Summer is almost here, so don’t wait for its arrival before you begin planning on how you and your co-parent will share time with the children during their break. If you did not already hash out a schedule for how summers are to be spent in your parenting agreement, now is the time to handle this.
Here are some tips that will help you successfully co-parent during the summer break:
- Get together for a check-in: You, your co-parent, and your children should all get together for a family meeting to discuss your summer plans. This is a great way to start working on a plan that not only speaks to both your needs and the needs of your ex-spouse, but to the needs of your children as well. They look forward to getting a break from school, so give them an opportunity to voice their opinions on what they would like to do during the summer break. If there are any specific activities they would like to do, you and your co-parent can consider fitting them into your schedule if their suggestions are reasonable.
- Get organized early on: Being organized is crucial to ensuring a parenting plan goes smoothly. Make sure you keep all your ducks in a row over the summer by keeping your schedules synched and discussing how you plan on dropping off and picking up the children. Additionally, since your kids will be out of school, other details might change as well, such as bedtime or how much time they are allowed to watch TV or play video games. Try to work on keeping consistent household rules even during the summer.
- Provide a calendar for your children: When your children know what to expect, they feel a lot safer, which is why you and your co-parent should have a plan in place before the summer break. Give your children a calendar that shows which dates they will spend with you and which they will spend with their other parent. Sure, it’s possible something might come up and you will have to make a few changes to the calendar, but at least they will have a general idea of what to expect over the summer break, which will ease any anxiety they might have.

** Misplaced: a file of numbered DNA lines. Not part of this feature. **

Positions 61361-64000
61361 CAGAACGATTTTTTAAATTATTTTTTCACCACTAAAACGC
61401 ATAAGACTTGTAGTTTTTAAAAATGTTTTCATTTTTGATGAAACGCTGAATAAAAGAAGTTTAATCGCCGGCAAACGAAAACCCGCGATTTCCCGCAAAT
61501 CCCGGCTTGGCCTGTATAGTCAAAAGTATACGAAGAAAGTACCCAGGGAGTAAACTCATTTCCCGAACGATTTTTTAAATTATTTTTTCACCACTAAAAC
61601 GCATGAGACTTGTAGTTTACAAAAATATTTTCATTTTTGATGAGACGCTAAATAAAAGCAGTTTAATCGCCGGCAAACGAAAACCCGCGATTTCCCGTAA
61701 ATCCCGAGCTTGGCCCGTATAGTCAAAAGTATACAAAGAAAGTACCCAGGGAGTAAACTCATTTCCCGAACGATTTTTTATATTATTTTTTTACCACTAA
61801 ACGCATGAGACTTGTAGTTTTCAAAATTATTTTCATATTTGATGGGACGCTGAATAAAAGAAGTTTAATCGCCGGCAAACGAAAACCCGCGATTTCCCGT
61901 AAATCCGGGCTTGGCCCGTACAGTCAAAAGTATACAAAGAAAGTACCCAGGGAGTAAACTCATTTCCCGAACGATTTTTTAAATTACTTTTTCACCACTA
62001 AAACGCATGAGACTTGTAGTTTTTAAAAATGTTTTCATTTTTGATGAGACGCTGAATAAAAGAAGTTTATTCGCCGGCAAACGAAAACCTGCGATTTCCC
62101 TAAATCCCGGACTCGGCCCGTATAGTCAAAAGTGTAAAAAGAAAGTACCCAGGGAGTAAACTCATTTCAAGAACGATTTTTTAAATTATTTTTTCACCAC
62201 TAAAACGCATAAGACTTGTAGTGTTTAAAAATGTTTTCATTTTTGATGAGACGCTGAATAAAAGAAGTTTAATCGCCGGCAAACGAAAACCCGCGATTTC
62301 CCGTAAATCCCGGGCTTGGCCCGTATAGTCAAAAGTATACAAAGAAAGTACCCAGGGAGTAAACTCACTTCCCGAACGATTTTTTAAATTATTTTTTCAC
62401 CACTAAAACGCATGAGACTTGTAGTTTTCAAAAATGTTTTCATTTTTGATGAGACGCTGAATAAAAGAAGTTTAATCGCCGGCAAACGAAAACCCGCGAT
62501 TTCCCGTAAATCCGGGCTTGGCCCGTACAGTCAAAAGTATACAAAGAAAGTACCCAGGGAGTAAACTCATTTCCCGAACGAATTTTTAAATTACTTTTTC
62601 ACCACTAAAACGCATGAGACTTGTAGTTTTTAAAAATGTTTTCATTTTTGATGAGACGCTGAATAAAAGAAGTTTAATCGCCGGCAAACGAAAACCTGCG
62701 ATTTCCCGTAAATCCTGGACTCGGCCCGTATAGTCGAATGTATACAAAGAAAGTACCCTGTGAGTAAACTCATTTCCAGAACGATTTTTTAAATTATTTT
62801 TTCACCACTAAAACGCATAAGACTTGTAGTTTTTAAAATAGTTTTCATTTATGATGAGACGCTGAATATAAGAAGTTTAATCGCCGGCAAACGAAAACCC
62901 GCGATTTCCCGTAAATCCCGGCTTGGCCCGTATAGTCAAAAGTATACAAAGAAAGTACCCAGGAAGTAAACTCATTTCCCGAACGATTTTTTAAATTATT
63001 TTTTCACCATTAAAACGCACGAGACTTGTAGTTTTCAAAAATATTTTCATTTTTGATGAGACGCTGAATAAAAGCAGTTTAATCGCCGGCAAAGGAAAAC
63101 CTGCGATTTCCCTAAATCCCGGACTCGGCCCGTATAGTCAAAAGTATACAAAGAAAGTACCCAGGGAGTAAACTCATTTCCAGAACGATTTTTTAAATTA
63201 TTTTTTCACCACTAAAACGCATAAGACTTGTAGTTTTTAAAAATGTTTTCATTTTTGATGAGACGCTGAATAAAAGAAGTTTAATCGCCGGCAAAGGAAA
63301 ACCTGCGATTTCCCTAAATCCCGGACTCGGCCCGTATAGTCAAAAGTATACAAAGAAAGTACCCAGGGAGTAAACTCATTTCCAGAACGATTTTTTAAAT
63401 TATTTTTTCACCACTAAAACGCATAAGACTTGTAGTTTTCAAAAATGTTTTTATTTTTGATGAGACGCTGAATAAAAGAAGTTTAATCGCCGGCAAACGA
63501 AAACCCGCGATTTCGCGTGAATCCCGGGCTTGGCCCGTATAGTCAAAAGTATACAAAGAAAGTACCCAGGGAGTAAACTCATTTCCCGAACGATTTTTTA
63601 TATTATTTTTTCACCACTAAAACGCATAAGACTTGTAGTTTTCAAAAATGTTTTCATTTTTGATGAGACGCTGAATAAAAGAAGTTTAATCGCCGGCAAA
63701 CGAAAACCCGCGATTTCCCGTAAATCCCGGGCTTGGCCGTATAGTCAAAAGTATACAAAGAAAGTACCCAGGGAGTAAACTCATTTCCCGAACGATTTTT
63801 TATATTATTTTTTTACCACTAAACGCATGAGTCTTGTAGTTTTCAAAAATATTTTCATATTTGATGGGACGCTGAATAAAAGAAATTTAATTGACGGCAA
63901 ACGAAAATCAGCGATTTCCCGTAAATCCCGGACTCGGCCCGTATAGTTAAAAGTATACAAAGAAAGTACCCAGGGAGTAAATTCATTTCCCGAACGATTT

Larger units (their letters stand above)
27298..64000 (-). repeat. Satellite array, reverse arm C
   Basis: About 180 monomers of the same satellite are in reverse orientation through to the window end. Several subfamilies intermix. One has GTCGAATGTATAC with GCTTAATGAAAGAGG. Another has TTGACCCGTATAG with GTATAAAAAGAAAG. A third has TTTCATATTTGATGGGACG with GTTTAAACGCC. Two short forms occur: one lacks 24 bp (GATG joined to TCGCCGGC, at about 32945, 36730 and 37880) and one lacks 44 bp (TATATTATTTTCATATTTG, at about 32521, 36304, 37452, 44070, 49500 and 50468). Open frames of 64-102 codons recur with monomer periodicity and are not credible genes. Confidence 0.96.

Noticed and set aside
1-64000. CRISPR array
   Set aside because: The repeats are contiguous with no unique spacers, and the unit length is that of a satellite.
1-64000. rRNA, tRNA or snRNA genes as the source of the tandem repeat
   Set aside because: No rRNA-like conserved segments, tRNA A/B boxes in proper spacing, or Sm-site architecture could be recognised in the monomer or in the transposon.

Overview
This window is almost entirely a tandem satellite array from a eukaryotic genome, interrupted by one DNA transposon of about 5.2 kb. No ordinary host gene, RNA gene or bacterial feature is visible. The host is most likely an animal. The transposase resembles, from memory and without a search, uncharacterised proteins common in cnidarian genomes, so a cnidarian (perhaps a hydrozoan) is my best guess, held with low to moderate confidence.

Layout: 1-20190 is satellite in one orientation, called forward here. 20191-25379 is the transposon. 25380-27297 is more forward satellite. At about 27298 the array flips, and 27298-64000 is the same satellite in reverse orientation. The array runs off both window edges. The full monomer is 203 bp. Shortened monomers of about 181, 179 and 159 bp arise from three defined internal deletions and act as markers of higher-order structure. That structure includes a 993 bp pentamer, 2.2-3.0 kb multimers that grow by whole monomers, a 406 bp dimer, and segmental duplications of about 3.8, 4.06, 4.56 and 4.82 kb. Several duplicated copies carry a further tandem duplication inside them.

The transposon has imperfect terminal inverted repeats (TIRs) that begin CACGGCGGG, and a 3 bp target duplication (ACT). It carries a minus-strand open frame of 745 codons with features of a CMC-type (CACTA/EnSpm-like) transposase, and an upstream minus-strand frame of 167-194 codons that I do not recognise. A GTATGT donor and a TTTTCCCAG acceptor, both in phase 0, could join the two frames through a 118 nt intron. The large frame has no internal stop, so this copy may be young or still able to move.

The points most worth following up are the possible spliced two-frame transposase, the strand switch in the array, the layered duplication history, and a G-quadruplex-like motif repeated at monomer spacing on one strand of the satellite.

- Staying in touch: If you go on vacation with your children, let them stay in touch with their other parent. Yes, this is your special time to bond with them, but they will probably still miss their other parent even while they are enjoying their time with you, so let them reach out if they need to. Your co-parent will likely return the favor when he or she is on vacation with them.
- Try to be flexible: As we mentioned earlier, something might come up and changes might need to be made to the plans the two of you made. Although you should both do your best to stick to the plan, it is important to be flexible when necessary. Cooperate and work together for the benefit of your children since, after all, you both want what is best for them.
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